Noboru eventually turns full circle in his thinking and finds the meaning of empathy and humility in Redbeard's dingy hospital. Redbeard is a thoughtful leader who quietly spreads understanding and virtue yet is not above pressuring the rich to fund his clinic. As played by an older Toshiro Mifune, he shows all the wisdom and restraint of the leader of the Seven Samurai. Redbeard isn't some gruff martinet who slowly softens, so that we can warm up to him according to a screenplay timetable - he's firm and consistent all the way through, even as he questions his own motives and methods.
The simple key to Redbeard's kindness is his refusal to retaliate when the sick and the hurt lash back at him. Noboru is insolent, hoping to be thrown out of the clinic in a rage. Instead, his rudeness is met with silence and patience. The hurt child Otoyo savagely resists the doctor's attempts to help her. The key scene is when Redbeard attempts to feed her, time and again getting the spoon slapped from his hand, yet always responding with a gentle smile. Redbeard understands that it will take a lot of patience to break through Otoyo's defensive aggression.
Otoyo's psychological recovery triggers a similar personal journey in Noboru, a self-enlightenment that is genuinely uplifting. The clinic becomes for a while a little Utopia, when Otoyo's befriending of a young thief (Yoshitaka Zushi) inspires even the gossiping, rough cooks to look differently upon their 'dirty' patients. By this point Kurosawa's direction of the actors, particularly the children, has become invisible. This is some of the famed director's best work - nothing about these young actors seems confected or directed for a calculated response. When we respond to these characters, the emotional depth seems limitless.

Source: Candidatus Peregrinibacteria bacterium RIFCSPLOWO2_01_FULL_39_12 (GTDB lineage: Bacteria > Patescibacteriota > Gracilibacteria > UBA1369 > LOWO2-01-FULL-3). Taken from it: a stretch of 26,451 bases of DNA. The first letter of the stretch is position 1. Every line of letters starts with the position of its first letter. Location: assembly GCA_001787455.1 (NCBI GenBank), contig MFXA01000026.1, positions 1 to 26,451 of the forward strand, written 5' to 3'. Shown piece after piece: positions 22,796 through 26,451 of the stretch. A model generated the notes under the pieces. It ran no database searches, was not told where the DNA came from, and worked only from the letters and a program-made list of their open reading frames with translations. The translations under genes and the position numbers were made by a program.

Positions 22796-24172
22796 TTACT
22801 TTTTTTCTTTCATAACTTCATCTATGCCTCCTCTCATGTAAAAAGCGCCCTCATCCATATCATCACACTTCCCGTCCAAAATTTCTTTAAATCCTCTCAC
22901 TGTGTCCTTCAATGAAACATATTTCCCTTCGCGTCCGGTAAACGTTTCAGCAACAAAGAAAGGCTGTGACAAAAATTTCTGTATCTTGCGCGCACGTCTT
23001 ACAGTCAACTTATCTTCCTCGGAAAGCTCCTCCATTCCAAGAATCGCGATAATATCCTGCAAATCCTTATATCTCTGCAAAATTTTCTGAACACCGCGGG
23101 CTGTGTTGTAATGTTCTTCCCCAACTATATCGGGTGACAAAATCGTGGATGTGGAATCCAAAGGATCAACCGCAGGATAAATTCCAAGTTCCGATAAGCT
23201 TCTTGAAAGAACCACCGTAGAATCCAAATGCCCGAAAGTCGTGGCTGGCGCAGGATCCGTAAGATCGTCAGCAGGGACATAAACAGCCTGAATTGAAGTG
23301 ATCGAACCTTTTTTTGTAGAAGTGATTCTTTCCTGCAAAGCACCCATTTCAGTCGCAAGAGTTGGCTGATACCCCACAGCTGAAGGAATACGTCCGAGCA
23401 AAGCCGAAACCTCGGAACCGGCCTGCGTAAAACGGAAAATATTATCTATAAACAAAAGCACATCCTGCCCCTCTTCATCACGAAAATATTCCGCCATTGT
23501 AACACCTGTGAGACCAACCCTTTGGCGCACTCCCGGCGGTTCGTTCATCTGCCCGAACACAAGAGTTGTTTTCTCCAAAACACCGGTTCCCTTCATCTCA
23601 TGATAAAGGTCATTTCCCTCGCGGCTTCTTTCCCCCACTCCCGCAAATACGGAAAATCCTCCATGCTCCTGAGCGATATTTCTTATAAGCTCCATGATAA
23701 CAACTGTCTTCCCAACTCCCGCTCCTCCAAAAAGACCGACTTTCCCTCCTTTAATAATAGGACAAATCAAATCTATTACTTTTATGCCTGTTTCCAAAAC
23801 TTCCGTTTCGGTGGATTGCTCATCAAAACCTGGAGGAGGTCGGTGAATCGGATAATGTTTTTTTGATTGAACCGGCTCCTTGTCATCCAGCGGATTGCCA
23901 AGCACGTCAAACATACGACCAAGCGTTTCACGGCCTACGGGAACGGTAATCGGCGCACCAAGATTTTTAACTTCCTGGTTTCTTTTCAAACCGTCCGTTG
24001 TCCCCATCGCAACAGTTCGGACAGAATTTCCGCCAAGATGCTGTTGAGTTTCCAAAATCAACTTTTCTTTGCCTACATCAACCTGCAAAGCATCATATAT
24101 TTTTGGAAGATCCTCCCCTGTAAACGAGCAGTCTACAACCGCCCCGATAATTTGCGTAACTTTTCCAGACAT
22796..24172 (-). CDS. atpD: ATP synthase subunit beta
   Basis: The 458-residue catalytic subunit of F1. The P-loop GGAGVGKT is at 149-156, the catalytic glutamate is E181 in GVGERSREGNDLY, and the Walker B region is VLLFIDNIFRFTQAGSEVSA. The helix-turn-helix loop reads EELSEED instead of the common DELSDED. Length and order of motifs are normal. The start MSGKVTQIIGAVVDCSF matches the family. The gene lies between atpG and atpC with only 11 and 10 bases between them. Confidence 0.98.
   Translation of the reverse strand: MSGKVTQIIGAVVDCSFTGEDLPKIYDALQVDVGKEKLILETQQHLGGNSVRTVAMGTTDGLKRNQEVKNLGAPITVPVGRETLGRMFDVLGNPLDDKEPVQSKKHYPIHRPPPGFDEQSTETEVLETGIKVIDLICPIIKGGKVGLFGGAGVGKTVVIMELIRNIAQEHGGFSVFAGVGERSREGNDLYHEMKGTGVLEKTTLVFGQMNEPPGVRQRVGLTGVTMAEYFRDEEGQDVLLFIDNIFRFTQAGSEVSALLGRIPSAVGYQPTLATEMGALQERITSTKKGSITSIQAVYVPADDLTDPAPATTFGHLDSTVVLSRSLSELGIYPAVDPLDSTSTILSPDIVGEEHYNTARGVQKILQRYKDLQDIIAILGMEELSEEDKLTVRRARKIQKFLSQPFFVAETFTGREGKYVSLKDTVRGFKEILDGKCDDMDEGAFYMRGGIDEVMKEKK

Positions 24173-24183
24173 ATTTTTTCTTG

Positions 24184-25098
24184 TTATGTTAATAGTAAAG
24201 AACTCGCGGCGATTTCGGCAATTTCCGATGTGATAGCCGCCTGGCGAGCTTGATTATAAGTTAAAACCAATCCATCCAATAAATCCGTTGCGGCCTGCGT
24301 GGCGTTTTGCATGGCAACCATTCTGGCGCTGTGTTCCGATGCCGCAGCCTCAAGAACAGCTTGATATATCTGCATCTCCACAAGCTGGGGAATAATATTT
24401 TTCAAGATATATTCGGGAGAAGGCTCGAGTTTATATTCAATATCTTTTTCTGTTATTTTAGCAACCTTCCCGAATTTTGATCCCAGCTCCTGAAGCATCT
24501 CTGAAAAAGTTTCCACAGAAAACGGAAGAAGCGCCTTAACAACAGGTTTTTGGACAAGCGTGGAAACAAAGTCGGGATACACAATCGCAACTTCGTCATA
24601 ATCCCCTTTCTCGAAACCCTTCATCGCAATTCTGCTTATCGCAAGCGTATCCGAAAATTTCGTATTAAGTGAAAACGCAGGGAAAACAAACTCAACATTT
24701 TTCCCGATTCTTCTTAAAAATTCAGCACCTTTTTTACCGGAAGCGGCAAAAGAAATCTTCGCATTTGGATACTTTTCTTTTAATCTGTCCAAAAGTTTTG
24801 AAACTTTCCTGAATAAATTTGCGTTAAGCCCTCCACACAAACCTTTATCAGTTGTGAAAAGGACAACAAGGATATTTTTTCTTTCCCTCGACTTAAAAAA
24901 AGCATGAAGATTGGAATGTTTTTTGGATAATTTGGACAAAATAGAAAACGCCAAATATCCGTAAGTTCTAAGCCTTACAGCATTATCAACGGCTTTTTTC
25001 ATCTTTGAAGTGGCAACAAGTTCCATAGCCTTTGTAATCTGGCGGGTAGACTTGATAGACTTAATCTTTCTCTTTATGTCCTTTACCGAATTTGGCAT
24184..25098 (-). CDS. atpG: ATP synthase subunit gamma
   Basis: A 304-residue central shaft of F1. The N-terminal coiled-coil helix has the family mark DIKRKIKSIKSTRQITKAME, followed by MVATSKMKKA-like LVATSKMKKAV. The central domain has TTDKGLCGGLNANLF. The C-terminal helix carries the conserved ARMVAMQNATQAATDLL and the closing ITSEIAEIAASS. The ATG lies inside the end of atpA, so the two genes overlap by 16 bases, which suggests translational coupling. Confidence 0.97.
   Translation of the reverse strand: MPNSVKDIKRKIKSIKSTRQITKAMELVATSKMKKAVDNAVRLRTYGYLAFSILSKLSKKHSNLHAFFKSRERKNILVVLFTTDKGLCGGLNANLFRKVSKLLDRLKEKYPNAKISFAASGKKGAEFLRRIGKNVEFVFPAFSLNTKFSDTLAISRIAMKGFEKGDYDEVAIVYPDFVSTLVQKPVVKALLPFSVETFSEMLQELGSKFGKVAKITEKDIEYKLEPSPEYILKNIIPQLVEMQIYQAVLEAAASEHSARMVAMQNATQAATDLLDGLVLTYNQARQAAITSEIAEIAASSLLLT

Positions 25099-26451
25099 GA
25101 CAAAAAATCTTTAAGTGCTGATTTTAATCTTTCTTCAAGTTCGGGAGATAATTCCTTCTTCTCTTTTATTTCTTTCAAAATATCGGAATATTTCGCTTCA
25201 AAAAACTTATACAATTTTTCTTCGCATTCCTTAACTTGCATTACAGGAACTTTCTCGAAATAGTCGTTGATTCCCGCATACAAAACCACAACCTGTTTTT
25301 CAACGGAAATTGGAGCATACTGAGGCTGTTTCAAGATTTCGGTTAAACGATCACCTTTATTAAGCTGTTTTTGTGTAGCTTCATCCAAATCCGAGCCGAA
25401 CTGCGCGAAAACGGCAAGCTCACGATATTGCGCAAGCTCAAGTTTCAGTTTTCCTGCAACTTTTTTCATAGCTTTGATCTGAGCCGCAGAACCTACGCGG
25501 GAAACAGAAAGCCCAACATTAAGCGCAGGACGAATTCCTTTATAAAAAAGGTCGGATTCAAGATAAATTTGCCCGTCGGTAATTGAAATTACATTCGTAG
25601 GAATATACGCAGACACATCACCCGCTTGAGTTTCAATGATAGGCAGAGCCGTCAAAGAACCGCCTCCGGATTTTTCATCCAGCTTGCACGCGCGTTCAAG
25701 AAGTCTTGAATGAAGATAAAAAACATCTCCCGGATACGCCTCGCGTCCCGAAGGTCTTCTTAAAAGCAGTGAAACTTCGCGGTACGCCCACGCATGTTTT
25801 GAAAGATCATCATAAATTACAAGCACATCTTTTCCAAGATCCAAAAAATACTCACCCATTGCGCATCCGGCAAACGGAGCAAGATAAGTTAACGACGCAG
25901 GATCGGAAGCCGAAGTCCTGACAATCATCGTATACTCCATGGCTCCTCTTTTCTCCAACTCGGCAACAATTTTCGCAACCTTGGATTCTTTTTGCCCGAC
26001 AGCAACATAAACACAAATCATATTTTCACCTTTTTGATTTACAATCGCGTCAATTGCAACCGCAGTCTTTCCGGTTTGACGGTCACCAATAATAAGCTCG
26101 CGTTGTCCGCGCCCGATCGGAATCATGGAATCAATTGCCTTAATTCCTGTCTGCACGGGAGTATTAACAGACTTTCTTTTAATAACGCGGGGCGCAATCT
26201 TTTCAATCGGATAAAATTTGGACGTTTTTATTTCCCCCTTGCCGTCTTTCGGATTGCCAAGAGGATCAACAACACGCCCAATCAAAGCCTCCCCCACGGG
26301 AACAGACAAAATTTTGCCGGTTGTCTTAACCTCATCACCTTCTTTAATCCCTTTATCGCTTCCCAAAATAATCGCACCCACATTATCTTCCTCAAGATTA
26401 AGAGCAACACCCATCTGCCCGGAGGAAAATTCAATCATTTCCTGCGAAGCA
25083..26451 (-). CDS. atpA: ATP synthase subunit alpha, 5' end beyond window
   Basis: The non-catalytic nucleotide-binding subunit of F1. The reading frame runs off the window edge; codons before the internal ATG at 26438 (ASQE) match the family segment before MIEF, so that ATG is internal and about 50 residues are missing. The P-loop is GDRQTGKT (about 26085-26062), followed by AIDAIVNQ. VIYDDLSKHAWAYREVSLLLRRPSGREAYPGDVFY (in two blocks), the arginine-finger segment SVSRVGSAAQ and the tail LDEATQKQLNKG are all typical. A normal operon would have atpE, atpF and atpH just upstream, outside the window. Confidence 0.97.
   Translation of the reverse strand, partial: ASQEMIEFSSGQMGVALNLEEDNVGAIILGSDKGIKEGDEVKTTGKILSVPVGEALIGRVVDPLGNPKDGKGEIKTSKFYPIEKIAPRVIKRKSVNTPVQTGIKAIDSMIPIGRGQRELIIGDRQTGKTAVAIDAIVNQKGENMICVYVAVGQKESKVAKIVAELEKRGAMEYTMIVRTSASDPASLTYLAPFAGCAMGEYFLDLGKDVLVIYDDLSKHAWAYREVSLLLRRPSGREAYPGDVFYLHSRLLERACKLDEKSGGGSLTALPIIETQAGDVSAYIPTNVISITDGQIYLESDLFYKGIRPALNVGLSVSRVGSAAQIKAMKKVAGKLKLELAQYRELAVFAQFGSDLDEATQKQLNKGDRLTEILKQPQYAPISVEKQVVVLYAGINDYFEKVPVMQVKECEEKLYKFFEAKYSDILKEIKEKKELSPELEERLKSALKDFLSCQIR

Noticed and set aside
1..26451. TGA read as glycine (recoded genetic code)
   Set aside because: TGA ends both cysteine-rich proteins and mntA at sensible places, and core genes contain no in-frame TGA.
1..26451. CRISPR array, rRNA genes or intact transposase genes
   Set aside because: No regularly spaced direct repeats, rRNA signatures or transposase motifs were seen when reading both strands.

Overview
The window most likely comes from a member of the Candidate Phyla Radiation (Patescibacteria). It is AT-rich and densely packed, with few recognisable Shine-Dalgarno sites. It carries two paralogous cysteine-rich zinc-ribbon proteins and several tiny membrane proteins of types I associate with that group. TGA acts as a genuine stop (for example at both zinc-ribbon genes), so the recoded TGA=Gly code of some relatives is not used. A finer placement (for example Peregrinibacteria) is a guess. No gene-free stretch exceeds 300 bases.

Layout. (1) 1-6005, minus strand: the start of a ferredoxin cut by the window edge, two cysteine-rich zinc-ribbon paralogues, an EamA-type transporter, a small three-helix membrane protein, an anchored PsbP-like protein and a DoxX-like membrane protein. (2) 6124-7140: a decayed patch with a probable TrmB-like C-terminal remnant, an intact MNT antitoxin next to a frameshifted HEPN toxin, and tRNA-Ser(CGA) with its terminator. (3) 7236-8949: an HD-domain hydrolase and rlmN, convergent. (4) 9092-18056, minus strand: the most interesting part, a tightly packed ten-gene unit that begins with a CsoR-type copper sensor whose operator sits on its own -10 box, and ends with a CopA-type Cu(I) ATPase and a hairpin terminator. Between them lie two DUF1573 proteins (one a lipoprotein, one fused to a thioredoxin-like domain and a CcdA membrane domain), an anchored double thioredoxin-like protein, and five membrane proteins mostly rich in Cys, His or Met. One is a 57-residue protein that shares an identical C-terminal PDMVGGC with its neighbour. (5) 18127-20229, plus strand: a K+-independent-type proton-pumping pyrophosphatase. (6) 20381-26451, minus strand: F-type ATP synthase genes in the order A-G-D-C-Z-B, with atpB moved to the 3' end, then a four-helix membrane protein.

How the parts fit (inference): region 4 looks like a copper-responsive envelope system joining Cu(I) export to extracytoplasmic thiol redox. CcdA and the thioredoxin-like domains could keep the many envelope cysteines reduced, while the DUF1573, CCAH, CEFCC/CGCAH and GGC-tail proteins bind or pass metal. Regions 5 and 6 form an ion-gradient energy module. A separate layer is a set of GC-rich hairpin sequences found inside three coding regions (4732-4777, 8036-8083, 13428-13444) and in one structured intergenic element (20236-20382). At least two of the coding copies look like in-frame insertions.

Kurosawa's camera often uses long lenses to flatten the Tohoscope screen into field of characters in very formal patterns. This contrasts sharply with the wild dynamics of other scenes, making them all the more jarring - the surgery on the struggling, twisting woman, the fight. Even the frequent perspective shots down the hallways are atypical for
Kurosawa. The general restraint makes a dramatic setpiece, like the tilting view down the well near the conclusion, all the more unforgettable.
The delicate soundtrack, in original 4-track stereo, contributes to the reality of the everyday details in the clinic - grinding herbs, keeping endless notebooks. At one point Redbeard takes a portable inkbrush from his pocket and uses it to annotate a rich man's diet. It's something we've never seen before, just a part of everyday life, but it adds to the texture of the film.
Criterion's DVD of Red Beard is presented with the same high standards as the rest of their later Kurosawa releases. The hi-def transfer is in 16:9 and has been digitally scrubbed. Just over three hours in duration, the show doesn't seem long. There's a midpoint break for an intermission with music.
Donald Richie provides a succinct set of liner notes, letting us know that the colossal set built for Red Beard is barely glimpsed in the movie. Film scholar Stephen Prince provides the commentary, which analyzes Kurosawa's visual technique in great detail.
On a scale of Excellent, Good, Fair, and Poor,
Red Beard rates:
Packaging: Keep case
Reviewed: July 16, 2002
DVD Savant Text © Copyright 2002 Glenn Erickson